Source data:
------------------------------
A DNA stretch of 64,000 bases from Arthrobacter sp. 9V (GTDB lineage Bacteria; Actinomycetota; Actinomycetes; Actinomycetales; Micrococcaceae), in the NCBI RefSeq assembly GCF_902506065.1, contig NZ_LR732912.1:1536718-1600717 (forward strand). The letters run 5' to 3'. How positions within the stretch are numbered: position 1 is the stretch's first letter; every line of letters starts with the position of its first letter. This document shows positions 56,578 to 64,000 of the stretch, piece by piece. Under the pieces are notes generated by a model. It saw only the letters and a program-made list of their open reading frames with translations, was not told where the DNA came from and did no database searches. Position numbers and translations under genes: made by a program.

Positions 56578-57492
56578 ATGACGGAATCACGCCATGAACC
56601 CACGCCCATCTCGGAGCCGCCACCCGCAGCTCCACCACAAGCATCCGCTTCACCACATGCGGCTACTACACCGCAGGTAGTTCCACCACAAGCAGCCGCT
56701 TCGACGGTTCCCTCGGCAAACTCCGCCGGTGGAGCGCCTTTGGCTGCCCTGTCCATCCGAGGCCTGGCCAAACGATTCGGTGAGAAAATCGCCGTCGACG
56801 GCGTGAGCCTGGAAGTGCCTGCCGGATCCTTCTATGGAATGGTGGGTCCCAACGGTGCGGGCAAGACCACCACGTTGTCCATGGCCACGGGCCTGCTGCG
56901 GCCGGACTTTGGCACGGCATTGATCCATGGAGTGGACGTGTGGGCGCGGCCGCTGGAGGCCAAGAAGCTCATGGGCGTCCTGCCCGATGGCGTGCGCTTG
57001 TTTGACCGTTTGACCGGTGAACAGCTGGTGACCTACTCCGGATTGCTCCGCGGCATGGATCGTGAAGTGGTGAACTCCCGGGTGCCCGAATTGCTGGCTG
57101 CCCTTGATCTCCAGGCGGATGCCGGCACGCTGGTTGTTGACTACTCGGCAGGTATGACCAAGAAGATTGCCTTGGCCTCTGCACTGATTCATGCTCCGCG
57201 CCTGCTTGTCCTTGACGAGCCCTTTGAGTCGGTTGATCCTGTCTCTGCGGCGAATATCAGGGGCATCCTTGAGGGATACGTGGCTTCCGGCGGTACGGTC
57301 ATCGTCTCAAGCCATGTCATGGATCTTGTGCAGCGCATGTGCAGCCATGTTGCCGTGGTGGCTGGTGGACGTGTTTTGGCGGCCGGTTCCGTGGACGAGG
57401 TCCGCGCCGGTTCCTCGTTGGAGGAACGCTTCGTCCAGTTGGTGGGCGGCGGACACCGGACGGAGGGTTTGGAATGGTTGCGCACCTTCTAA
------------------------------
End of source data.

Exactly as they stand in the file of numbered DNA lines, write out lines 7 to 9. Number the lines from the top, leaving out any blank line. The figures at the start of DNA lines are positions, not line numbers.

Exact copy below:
56901 GCCGGACTTTGGCACGGCATTGATCCATGGAGTGGACGTGTGGGCGCGGCCGCTGGAGGCCAAGAAGCTCATGGGCGTCCTGCCCGATGGCGTGCGCTTG
57001 TTTGACCGTTTGACCGGTGAACAGCTGGTGACCTACTCCGGATTGCTCCGCGGCATGGATCGTGAAGTGGTGAACTCCCGGGTGCCCGAATTGCTGGCTG
57101 CCCTTGATCTCCAGGCGGATGCCGGCACGCTGGTTGTTGACTACTCGGCAGGTATGACCAAGAAGATTGCCTTGGCCTCTGCACTGATTCATGCTCCGCG